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View Diary: What's Happenin'? 1.15.13 In Memoriam: Aaron Swartz (44 comments)

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  •  Great history lesson (15+ / 0-)

    50 Years Ago This Month a New York DJ Spoke Out for Justice and a Brave Mississippi Newspaper

    Ira Harkey had a degree in journalism, some experience as a reporter and a powerful social conscience when he bought the Pascagoula Chronicle in 1949. Harkey, the son of a wealthy New Orleans businessman and a graduate of Tulane University, had worked as a reporter for the New Orleans Times-Picayune after being discharged from the Navy at the end of World War Two, and gladly seized the opportunity to publish a newspaper of his own in the small Mississippi Gulf Coast town not far from the Florida border.

    Harkey immediately began making changes in the Chronicle. First to go was the newspaper’s practice of referring to only whites as “Mr.” or “Mrs.” and blacks simply by name; Harkey dropped the titles for all. He also did away with what was then common practice in Southern newspapers of describing all non-whites mentioned in articles as “colored”; Harkey omitted all references to race except where it was material to the story. These and other subtle but revolutionary (for the Deep South) changes inflamed many in the local community. Harkey took over editorial writing for the Chronicle in 1951, and the newspaper began to earn a statewide reputation as Jackson County’s lone voice for civil rights and against Mississippi’s long-standing Jim Crow laws. In 1954 after the Supreme Court ruling on school integration, a cross, attributed to the Ku Klux Klan, was burned in front of Harkey’s home.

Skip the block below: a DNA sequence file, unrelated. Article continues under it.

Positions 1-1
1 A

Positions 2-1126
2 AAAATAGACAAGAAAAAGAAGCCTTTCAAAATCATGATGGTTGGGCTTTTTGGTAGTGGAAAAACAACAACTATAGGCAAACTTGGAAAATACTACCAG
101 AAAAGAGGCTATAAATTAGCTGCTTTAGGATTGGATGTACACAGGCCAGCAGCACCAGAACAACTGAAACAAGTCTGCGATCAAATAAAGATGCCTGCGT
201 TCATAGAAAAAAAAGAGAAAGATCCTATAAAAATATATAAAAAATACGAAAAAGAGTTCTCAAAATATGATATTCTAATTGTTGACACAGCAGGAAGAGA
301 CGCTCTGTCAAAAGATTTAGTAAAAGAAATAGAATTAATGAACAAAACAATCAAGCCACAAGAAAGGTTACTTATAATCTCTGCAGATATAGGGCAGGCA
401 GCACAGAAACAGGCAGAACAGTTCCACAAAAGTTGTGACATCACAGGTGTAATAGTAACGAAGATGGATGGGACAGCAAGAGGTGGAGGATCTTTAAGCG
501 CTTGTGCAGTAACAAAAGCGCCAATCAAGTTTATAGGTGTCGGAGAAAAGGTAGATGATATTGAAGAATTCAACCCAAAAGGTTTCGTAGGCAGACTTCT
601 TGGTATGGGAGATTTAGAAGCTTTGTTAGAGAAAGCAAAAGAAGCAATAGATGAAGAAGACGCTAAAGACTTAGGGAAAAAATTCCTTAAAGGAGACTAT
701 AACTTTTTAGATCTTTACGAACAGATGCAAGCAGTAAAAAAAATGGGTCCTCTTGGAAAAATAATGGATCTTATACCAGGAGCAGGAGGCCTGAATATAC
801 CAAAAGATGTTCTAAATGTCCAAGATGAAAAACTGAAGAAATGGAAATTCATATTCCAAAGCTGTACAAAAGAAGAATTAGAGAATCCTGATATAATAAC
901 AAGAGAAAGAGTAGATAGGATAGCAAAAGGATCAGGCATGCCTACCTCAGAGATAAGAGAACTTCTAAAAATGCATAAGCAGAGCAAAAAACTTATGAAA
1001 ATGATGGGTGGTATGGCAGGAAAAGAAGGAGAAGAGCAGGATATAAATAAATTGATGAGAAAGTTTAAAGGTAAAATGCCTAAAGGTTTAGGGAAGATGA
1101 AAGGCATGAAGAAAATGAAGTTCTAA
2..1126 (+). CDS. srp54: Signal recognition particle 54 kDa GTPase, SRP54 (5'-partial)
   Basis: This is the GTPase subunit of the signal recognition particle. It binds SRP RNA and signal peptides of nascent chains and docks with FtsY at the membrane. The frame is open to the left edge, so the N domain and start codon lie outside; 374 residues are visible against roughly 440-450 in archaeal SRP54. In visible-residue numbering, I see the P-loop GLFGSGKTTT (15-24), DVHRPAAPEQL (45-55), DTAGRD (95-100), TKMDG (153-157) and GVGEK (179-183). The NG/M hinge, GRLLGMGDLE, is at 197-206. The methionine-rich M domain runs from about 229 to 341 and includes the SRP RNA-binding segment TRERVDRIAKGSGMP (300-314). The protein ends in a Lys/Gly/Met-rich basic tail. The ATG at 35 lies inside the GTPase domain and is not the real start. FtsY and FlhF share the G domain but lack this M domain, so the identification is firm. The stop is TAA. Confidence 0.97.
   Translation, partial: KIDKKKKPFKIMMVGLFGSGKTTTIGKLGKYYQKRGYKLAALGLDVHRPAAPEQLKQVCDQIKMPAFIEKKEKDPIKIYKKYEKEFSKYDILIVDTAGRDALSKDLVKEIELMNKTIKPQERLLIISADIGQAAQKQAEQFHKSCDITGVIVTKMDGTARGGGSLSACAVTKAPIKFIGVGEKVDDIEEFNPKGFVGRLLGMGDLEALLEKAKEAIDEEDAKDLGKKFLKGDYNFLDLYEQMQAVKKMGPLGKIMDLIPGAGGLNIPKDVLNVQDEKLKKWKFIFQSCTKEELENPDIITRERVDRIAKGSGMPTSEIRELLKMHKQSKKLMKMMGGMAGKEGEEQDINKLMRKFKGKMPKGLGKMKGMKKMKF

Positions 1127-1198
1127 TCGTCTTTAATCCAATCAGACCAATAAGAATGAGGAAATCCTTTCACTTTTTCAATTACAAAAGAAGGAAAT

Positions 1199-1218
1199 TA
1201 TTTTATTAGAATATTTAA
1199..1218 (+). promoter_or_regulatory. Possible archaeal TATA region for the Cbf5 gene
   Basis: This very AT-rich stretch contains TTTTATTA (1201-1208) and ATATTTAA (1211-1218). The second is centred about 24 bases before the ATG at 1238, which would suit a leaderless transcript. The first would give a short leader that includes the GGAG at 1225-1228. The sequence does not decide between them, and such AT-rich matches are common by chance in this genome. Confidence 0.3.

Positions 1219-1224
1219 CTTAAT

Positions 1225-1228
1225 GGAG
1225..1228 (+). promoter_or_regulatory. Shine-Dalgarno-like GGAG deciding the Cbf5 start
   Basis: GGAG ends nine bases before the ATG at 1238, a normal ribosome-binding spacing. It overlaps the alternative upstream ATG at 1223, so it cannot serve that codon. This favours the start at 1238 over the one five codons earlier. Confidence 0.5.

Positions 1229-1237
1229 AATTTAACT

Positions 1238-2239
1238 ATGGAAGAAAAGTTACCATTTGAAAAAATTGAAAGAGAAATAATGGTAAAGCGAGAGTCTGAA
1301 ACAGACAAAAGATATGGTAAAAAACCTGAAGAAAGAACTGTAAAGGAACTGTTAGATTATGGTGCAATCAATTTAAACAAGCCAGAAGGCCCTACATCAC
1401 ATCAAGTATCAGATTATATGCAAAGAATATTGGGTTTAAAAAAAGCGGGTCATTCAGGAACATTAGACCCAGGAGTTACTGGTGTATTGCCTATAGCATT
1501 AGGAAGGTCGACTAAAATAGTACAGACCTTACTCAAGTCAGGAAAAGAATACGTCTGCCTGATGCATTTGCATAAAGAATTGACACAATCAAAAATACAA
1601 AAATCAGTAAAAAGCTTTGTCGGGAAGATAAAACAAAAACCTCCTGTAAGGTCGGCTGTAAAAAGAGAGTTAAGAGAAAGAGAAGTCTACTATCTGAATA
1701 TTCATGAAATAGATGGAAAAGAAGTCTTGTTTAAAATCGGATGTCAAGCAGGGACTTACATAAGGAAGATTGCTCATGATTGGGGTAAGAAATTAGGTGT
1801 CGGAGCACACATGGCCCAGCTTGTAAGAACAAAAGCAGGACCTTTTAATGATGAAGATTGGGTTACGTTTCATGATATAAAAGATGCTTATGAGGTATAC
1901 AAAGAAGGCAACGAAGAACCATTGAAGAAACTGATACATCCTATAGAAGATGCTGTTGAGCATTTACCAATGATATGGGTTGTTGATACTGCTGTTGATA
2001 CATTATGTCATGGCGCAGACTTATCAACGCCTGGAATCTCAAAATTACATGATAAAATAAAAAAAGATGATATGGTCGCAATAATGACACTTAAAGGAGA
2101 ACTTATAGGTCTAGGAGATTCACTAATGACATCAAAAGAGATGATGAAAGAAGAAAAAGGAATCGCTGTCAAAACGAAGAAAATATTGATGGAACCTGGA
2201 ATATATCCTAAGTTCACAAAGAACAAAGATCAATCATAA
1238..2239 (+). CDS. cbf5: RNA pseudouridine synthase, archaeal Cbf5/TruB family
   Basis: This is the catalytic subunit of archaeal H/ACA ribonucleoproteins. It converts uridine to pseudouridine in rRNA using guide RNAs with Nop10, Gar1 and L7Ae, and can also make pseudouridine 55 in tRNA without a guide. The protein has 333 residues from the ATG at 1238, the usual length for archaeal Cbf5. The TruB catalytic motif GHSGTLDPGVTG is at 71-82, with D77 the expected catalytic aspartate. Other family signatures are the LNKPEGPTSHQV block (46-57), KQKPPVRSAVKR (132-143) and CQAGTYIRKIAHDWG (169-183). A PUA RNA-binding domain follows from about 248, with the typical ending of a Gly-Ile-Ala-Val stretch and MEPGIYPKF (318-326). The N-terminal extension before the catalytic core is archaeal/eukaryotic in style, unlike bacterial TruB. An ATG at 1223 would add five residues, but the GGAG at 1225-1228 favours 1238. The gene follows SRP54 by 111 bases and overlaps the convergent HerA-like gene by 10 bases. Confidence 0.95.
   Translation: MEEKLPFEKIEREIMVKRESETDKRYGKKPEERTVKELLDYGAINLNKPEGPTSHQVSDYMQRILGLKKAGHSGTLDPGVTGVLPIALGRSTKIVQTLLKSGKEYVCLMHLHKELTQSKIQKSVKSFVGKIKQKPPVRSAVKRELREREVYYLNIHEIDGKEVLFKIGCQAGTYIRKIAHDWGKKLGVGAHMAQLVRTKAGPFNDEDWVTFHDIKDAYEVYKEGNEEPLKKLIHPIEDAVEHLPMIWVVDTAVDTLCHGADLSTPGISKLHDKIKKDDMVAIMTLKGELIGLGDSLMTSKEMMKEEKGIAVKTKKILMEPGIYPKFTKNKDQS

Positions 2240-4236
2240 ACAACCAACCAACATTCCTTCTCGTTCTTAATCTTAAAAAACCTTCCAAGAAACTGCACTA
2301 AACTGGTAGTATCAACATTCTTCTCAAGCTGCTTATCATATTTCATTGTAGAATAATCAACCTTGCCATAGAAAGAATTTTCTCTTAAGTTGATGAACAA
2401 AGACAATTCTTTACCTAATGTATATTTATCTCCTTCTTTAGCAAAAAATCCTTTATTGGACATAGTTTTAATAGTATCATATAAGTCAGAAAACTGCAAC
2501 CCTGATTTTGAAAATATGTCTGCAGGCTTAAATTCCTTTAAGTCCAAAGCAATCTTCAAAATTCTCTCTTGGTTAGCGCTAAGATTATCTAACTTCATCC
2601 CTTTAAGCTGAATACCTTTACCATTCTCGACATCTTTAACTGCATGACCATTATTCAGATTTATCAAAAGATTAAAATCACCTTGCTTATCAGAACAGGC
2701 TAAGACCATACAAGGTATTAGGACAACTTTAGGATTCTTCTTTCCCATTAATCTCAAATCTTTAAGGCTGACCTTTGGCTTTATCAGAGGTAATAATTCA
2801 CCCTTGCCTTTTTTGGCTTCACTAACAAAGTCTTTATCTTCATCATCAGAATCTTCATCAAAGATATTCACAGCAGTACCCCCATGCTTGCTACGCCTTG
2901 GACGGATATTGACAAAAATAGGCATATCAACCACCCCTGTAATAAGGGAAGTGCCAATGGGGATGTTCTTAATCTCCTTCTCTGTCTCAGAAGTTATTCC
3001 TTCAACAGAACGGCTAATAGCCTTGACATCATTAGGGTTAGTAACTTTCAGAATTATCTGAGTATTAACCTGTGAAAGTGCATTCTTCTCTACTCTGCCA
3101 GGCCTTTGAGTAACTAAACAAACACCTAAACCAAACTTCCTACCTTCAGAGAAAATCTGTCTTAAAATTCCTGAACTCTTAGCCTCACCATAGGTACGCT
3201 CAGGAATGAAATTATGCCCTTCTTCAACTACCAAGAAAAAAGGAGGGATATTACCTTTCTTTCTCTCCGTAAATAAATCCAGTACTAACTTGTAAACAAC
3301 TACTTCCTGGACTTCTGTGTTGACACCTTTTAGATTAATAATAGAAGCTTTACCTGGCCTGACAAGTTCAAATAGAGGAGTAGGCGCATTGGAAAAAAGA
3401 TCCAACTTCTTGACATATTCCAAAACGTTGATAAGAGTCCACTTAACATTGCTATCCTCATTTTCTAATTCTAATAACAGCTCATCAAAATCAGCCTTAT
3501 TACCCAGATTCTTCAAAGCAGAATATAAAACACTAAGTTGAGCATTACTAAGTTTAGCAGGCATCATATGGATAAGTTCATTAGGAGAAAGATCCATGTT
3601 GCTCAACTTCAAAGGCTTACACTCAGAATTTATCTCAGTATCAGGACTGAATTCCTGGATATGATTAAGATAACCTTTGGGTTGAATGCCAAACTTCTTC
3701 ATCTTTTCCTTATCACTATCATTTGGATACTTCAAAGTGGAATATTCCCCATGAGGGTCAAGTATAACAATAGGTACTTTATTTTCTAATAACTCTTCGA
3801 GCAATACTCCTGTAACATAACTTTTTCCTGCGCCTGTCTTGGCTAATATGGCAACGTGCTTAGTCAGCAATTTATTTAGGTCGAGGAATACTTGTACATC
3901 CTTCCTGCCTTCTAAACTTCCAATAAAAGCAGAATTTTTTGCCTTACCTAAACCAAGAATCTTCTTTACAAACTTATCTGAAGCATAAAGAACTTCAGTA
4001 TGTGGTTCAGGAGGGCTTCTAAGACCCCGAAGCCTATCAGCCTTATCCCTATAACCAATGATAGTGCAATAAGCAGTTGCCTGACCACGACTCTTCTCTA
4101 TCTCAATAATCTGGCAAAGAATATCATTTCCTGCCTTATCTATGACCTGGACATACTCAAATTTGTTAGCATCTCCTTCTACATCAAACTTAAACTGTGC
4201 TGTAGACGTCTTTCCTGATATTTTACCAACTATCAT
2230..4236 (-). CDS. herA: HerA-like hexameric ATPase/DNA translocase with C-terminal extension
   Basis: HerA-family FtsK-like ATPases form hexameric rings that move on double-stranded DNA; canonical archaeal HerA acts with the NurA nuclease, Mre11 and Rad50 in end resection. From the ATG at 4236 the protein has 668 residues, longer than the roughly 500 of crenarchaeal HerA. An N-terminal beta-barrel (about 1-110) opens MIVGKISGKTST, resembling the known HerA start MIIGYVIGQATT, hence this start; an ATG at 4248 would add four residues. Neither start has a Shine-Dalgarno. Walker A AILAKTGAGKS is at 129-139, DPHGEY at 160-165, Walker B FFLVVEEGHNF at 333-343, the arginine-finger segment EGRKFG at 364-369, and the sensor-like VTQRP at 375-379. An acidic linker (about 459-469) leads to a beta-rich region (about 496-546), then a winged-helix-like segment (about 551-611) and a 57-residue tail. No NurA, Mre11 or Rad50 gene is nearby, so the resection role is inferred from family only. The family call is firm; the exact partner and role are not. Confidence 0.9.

Read the rest at the above link

    Hobbs: "How come we play war and not peace?" Calvin: "Too few role models."

    by BOHICA on Tue Jan 15, 2013 at 05:37:16 AM PST

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